DP11019 Early Option Exercise: Never Say Never
|Author(s):||Lasse Heje Pedersen, Mads Vestergaard Jensen|
|Publication Date:||December 2015|
|Keyword(s):||convertible bonds, derivatives pricing, frictions, option exercise, short-sale costs, transaction costs|
|JEL(s):||G11, G12, G13, G14|
|Programme Areas:||Financial Economics|
|Link to this Page:||cepr.org/active/publications/discussion_papers/dp.php?dpno=11019|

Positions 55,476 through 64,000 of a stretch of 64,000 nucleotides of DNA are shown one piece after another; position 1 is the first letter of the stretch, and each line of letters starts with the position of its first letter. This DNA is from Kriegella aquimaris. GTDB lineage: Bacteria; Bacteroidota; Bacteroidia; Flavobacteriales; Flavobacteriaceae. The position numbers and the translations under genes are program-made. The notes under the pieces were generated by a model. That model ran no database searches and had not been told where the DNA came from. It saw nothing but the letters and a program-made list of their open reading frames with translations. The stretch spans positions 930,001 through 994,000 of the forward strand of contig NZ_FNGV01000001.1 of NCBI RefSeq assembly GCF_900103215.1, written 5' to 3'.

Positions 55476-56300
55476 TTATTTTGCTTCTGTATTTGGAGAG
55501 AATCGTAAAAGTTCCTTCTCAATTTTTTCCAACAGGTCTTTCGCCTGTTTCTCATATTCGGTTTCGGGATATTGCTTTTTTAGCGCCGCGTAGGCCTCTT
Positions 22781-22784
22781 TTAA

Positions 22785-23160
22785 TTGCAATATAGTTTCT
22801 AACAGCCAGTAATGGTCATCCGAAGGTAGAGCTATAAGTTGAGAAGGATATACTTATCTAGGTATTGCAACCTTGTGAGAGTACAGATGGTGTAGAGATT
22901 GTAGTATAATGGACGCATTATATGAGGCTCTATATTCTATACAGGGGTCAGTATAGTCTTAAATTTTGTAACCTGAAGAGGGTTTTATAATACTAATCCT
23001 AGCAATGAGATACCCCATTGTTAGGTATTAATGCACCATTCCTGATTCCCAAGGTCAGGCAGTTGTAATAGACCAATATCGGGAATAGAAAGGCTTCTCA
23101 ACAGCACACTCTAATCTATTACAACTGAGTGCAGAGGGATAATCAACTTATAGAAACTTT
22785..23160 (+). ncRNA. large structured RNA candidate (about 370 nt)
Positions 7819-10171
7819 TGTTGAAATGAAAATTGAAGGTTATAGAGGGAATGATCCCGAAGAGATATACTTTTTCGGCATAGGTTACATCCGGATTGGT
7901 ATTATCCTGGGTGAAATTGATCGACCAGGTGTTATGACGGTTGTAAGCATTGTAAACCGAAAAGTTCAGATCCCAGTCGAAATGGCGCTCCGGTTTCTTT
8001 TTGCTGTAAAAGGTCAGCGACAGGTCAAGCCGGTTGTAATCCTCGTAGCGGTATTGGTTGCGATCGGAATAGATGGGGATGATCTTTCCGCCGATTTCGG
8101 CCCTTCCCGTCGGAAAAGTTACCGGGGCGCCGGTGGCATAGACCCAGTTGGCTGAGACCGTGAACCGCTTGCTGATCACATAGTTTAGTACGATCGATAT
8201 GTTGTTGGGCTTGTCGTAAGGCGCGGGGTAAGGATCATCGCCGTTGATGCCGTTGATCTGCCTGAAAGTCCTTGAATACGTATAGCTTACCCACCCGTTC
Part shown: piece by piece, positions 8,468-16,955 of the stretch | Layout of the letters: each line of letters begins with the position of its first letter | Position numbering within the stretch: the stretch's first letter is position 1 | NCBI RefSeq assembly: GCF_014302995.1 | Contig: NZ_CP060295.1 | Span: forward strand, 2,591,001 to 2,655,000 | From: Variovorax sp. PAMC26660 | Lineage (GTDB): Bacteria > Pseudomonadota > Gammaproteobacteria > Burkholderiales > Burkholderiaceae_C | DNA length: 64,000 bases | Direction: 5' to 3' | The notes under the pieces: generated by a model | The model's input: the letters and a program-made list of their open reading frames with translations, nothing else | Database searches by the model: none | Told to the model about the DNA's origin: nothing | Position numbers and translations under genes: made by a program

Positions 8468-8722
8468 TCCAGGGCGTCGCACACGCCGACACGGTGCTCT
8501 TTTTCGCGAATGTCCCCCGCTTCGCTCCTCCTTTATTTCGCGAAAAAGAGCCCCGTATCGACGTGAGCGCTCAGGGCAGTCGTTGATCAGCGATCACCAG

A classic result by Merton (1973) is that, except just before expiration or dividend payments, one should never exercise a call option and never convert a convertible bond. We show theoretically that this result is overturned when investors face frictions. Early option exercise can be optimal when it reduces short-sale costs, transaction costs, or funding costs. We provide consistent empirical evidence, documenting billions of dollars of early exercise for options and convertible bonds using unique data on actual exercise decisions and frictions. Our model can explain as much as 98% of early exercises by market makers and 67% by customers.